Almost all of the loss of employment has come from people with less than a college degree.

Wow.

This is not the financial crisis of 2008 where we saw millions of white-collar jobs being eliminated in 2009.

This is a complete transformation of how our labor economy works.

I have no idea how this will turn out but it seems Dalio’s 60/40 split is going to become more and more the working reality of how work work..

If you are young and can take some risk, you should do whatever you can to make sure your jobs is involved with technology in some way.

The new economy is here and its not going to be great for a lot of people.


#2 “Side of desk” work

I learned a new term from some friends in London used to describe the extra work that people are expected to do on top of their day jobs: “side of desk” work.

In consulting we called this “magic time.” This was used to refer to non-client work that was still expected to be completed and even more necessary if you wanted to be promoted. This included firm activities outside of work, culture initiatives, hiring and interviewing, talking to interested candidates and all sorts of other work. If you opted out of these activities you’d have to deal with the insecurity that you were not doing enough at work and often the real implications of a smaller bonus at the end of the year.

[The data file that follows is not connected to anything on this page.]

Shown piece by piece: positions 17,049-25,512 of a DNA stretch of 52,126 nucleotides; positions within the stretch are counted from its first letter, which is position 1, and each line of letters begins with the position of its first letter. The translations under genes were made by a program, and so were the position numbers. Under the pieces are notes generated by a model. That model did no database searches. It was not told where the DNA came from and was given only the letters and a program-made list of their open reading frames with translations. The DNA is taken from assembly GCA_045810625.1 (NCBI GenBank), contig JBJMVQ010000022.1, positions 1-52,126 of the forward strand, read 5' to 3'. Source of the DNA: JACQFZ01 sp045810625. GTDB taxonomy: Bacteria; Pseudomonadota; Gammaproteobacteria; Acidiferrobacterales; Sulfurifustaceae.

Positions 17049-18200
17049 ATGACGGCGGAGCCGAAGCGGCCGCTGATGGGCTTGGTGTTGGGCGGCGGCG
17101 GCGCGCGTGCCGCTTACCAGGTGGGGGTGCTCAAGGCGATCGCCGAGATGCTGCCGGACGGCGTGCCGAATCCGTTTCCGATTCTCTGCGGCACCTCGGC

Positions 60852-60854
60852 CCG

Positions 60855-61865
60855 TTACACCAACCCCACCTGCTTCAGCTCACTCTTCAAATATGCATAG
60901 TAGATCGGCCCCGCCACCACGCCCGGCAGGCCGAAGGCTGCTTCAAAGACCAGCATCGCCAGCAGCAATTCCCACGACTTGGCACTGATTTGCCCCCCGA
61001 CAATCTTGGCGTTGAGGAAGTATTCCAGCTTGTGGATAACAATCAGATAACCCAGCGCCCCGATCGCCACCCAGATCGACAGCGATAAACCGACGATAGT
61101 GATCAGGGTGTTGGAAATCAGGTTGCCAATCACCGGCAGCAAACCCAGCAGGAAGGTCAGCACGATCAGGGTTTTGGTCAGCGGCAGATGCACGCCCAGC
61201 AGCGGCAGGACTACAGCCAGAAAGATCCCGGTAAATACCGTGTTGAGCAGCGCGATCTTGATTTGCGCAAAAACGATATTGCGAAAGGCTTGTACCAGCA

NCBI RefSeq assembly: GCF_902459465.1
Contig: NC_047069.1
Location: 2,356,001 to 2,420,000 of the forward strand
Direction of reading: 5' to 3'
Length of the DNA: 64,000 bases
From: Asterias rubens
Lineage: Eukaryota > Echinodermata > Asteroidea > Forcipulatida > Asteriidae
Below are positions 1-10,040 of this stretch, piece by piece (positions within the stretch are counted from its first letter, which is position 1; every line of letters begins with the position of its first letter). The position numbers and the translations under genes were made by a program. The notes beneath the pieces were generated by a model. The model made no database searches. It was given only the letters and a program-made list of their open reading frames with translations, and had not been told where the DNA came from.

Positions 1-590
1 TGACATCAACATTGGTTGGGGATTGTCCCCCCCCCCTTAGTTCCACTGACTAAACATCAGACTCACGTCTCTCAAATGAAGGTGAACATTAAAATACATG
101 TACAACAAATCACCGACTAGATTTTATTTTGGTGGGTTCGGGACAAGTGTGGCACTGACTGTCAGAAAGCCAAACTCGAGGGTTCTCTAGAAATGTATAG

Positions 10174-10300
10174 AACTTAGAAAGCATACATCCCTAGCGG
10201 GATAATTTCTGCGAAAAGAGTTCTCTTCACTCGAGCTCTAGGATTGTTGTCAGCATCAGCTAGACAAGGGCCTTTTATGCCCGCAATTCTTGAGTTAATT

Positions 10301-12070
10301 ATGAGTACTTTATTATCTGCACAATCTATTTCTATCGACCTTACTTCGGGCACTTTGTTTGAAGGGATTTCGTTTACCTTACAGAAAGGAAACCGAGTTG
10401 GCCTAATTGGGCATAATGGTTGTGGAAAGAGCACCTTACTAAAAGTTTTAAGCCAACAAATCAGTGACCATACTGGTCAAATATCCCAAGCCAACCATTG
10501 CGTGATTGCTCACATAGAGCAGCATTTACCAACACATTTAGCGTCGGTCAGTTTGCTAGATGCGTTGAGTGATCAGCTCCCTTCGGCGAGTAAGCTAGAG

Any other terms for this in your industry?


#3 GoogleU

Google quietly launched a new education offering that seems to be a sign of more to come. With Coursera, they launched new “certificates” in data analytics, user experience (UX) design, and project management. These entry-level jobs training programs will be 6-month courses at a cost of approximately $49 a month. They’re also promising 100,000 scholarships for people who cannot afford the fees.

In terms of making actual moves towards increasing diversity, this is an impressive one. Instead of recruiting a diverse pool from elite schools, this gives a fair shot to a wider range of people, especially the majority of people who do not have college degrees:

Google says it will consider all of its certificates as the equivalent of a four-year college degree for related roles at the company.

I think we’ll see education options explode, especially from the tech firms who have more money than they know what to do with. This serves a dual purpose of offering a public good to stifle anger and political action as well as a recruiting pipeline for the kinds of self-directed workers that will succeed in the remote work jobs that these firms are developing.

This seems like a small step but I think is a sign of a major transformation underway in how we think about learning. In googles initial IT Certificate, they had 250,000 people complete it:

Jeff Maggioncalda, CEO of Coursera, says more than 250,000 people have taken Google’s IT certificate, 57% of whom do not have a college degree, making it the platform’s most popular certificate. He suspects the new certificates will be similarly popular — especially in light of recent events.  

It would take Harvard more than 150 years to educate 250,000 people at its current class size.


#4 Chart of the Week